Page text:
Kayla Frew, of Ardgowan School, asks :-

Does much water from a lake soak into the ground?

Bob Spigel, a scientist at the National Institute of Water and Atmospheric Research (NIWA), responded.

It all depends on the kinds of soils that make up the lake basin and on how much water there already is in the soils that surround and lie under the lake. We call this water "groundwater" when it fills all the spaces between soil grains.

In a study of 63 lakes in the United States, scientists found considerable exchange between lake water and groundwater in 45 of the lakes. About 40 per cent had water seeping into the lake from the ground, 40 percent had groundwater flowing both into and out of the lake and 20 per cent had water soaking into the ground.

Lake Rotoma, Lake Rotoehu and Lake Okataina all have basins in the very porous soils of the North Island's central volcanic plateau near Rotorua. None of these lakes has a surface outlet; that is, there are no streams draining them, although they do have small inflowing streams. Rainfall on these lakes generally exceeds 2000 mm every year, while they lose less than 900 mm of water per year by evaporation. Thus, to keep from overflowing, these lakes must lose 1100 mm of water through the ground every year.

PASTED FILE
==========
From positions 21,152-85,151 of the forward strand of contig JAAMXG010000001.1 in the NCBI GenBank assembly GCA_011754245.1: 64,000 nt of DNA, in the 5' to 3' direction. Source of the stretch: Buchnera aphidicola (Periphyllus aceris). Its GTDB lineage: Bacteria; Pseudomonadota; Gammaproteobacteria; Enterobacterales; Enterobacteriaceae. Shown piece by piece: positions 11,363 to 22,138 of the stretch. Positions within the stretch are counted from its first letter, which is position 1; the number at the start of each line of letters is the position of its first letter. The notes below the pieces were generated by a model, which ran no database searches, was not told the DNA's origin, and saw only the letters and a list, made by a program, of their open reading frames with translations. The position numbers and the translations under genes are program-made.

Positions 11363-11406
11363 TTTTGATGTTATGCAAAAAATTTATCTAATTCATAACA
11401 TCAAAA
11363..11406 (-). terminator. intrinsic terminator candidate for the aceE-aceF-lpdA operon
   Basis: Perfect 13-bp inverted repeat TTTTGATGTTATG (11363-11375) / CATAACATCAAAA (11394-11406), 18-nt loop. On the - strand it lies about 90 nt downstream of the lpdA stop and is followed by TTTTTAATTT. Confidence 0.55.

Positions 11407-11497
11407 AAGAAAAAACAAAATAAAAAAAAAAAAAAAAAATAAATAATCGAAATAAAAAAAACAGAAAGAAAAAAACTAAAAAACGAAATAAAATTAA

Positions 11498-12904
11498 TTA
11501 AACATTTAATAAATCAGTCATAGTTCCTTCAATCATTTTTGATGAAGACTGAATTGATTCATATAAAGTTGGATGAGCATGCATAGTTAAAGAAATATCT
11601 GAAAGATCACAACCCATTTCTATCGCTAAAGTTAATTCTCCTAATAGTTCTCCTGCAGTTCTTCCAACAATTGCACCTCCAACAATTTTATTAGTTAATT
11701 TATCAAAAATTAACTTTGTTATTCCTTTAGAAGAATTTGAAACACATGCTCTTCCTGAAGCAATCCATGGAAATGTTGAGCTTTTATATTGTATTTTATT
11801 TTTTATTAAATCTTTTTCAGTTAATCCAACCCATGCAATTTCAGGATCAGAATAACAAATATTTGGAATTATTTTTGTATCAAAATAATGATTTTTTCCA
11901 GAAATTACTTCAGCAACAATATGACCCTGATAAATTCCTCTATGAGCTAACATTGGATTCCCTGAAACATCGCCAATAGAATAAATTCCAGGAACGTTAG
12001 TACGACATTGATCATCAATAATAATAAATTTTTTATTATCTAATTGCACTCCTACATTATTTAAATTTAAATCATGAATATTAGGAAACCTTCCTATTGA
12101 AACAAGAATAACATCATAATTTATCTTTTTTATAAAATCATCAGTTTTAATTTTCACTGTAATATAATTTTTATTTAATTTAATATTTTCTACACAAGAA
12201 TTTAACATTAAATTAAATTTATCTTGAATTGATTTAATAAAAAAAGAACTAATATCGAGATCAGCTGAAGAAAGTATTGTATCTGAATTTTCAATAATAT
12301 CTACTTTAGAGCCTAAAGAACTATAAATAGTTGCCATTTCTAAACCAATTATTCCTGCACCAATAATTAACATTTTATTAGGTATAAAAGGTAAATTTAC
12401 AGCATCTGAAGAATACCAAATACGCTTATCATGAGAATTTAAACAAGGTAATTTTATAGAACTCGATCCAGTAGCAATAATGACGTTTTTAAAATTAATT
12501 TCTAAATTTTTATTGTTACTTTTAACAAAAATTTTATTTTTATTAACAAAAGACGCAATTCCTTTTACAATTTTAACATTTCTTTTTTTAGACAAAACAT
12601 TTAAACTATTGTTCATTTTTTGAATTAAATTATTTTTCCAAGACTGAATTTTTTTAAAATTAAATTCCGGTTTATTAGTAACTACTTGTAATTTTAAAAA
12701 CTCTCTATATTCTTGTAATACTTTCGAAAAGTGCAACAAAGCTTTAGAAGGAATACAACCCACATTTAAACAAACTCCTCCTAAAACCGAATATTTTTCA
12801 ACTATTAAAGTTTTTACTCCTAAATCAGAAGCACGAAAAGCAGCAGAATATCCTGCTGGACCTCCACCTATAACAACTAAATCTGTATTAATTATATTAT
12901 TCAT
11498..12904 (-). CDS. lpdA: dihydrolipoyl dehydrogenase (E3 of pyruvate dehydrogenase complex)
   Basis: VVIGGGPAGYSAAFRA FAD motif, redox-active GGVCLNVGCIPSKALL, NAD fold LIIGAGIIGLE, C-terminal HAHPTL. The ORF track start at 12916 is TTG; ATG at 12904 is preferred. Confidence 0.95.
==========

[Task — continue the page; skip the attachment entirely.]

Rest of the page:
Perhaps the best known example in New Zealand of a lake that loses considerable volumes of water through the ground is Lake Waikaremoana. It was formed around 2000 years ago by landslides that dammed a gorge. Much to the annoyance of engineers (who have been generating hydroelectric power there since 1929), the natural earth and rock dam formed by the landslide is far from watertight and efforts to plug the leaks have not been completely successful.